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Robert Shackleton was born in the second quarter of 1895 in the School Lane area between Bamber Bridge and Walton Le Dale.  His father was William Shackleton (b. 1858 in Blackburn), a general labourer in a cotton mill.  His mother was Mary Alice Gregson (b. 1855 in Preston).  William and Mary Alice were married in 1894 and Robert was their only child.  However, they had both been married previously.  William’s first wife was Sarah Mausley (b. 1855 in Preston, d. 1893).  They had two children: Thomas William (b. 1881) and Mary Ann (b. 1888).  Mary Alice had been married twice.  Her first husband was William Riding (b. 1849 in Preston, d. 1884).  They had two sons: William (b. 1879) and Francis (b. 1884).  When he died, Mary Alice married Edward Pickering (b. 1844, d. 1889).  They had no children.  So in 1911, the Shackleton household consisted of William and Mary Alice with his daughter, Mary Ann, her son Francis, and their son Robert.  Robert was a weaver in the cotton mill.  They were living at 36 Duke Street, Bamber Bridge, though Robert later moved back to Brandiforth Street.


Robert enlisted when war broke out with the Loyal North Lancashire Regiment.  He was given service number 3134 and posted to 6th Battalion.  6Bn came under orders of 38th Brigade in 13th Division.  13th Division were sent to Gallipoli in the late spring of 1915 as reinforcements to relieve the war-torn 29th Division.  Robert landed on 27 June 1917.  They were engaged in the very heavy fighting at Chunuk Bair in early August 1915.  They were evacuated from the peninsula in December 1915, first to Lemnos then to Alexandria.  It’s not entirely clear what happened to Robert next: his Battalion was posted to Mesopotamia, where it spent the rest of the War, but Robert was transferred to the Cameronians (Scottish Rifles) with a new service number, 242016.  He may have been wounded at Gallipoli and sent home and transferred then.  And this may have been when he was involved in the incident on the Ribble referred to in the newspaper article.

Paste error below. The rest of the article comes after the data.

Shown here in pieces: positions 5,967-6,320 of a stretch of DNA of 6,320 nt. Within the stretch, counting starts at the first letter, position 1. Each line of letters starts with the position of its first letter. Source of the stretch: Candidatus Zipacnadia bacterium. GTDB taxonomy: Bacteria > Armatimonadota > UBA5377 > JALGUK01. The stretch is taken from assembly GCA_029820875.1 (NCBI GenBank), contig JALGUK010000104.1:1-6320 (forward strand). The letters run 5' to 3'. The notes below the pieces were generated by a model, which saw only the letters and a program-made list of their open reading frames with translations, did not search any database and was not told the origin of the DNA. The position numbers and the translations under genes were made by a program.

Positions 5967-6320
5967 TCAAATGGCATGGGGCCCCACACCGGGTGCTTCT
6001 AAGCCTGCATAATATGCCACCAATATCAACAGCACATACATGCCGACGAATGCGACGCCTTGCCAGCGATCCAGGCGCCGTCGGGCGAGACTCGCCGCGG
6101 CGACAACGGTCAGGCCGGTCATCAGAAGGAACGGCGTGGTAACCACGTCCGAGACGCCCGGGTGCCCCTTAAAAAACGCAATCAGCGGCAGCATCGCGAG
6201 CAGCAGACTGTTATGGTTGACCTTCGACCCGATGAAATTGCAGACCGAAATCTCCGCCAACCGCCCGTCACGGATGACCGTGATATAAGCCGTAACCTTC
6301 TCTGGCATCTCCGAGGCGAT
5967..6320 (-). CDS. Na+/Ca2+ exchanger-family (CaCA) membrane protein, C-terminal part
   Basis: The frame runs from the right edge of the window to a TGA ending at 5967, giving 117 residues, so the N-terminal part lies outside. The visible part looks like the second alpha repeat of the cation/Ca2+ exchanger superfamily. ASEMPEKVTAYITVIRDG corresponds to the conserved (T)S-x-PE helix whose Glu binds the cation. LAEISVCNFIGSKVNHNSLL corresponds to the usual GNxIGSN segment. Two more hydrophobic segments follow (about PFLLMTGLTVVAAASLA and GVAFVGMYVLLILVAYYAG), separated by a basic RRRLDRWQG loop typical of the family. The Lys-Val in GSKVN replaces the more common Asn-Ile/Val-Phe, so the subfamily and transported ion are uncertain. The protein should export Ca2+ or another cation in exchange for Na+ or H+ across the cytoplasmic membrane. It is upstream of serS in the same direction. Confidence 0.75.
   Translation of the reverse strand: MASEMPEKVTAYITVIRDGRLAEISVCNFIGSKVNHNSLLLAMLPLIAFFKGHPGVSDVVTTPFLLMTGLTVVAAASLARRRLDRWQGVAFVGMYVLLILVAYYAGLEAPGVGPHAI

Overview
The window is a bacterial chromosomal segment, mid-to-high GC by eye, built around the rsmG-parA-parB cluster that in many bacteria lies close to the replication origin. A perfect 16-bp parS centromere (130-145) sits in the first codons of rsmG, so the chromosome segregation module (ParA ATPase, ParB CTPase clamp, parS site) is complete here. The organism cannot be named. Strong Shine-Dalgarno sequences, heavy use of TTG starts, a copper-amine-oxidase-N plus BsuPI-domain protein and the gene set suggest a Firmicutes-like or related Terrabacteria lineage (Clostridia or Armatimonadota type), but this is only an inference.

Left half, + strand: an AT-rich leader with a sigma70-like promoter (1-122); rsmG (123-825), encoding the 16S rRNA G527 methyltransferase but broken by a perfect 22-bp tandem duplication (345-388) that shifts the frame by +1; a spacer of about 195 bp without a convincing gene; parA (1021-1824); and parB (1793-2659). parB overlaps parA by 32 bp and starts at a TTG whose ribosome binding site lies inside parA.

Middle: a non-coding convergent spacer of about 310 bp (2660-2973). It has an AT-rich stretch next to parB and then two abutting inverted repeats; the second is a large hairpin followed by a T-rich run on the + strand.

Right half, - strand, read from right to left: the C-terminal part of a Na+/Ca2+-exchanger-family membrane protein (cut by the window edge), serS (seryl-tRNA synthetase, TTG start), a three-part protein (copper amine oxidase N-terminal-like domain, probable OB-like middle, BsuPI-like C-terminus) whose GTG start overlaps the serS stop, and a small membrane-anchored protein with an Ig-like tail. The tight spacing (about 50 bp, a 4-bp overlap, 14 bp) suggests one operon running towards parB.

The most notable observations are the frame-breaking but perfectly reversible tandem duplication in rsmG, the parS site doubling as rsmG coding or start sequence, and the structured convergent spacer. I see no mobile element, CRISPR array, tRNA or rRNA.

Robert was posted to 9th Battalion in the Cameronians.  9Bn initially came under orders of 28th Brigade in 9th (Scottish) Division and they landed in France in 1915.  In May 1916 they were transferred to 27th Brigade in the same Division.  In February 1918, they were transferred to 43rd Brigade in 14th (Light) Division.  This Division was engaged in the headlong retreat from Beugny to Frémicourt and Bienvillers in the opening phase of the German Spring Offensive, 21-26 March 1918.  The Division suffered severe losses in this period and on 21 April the Bn was transferred to the South African Brigade, back in the 9th Division.  The Battalion was engaged in the Battle of the Lys (Operation Georgette, the second phase of the German Spring Offensive), at the Second Battle of Kemmel (25-26 April) when the German Fourth Army made a sudden attack and captured the Kemmelberg.  It was probably here that Robert earned his Distinguished Conduct Medal.


On 18 and 19 August 1918, 9th Division were part of the advance in Flanders, south of Meteren, engaged in the capture of the Outtersteene Ridge.  In the Final Advance in Flanders, 9th Division was engaged at the Battle of Courtrai (14-19 October) and in the subsequent action at Ooteghem (25 October).  Robert was killed in action that day.  He was 23 years old.  The capture of the village of Ingoyghem was the very last action of 9th (Scottish) Division during the War but it cost the lives of 88 British servicemen, all of whom are now buried at the cemetery there.


Rank:  Private

Service No:  242016

Award:  D C M

Date of Death:  25/10/1918

Service/Regiment:  Cameronians (Scottish Rifles), 9th Bn.

Cemetery/memorial reference: C. 28.


Additional Information:  Son of Mr. W. Shackleton, of 19 Brandiforth Street, Walton-le-Dale, Preston.

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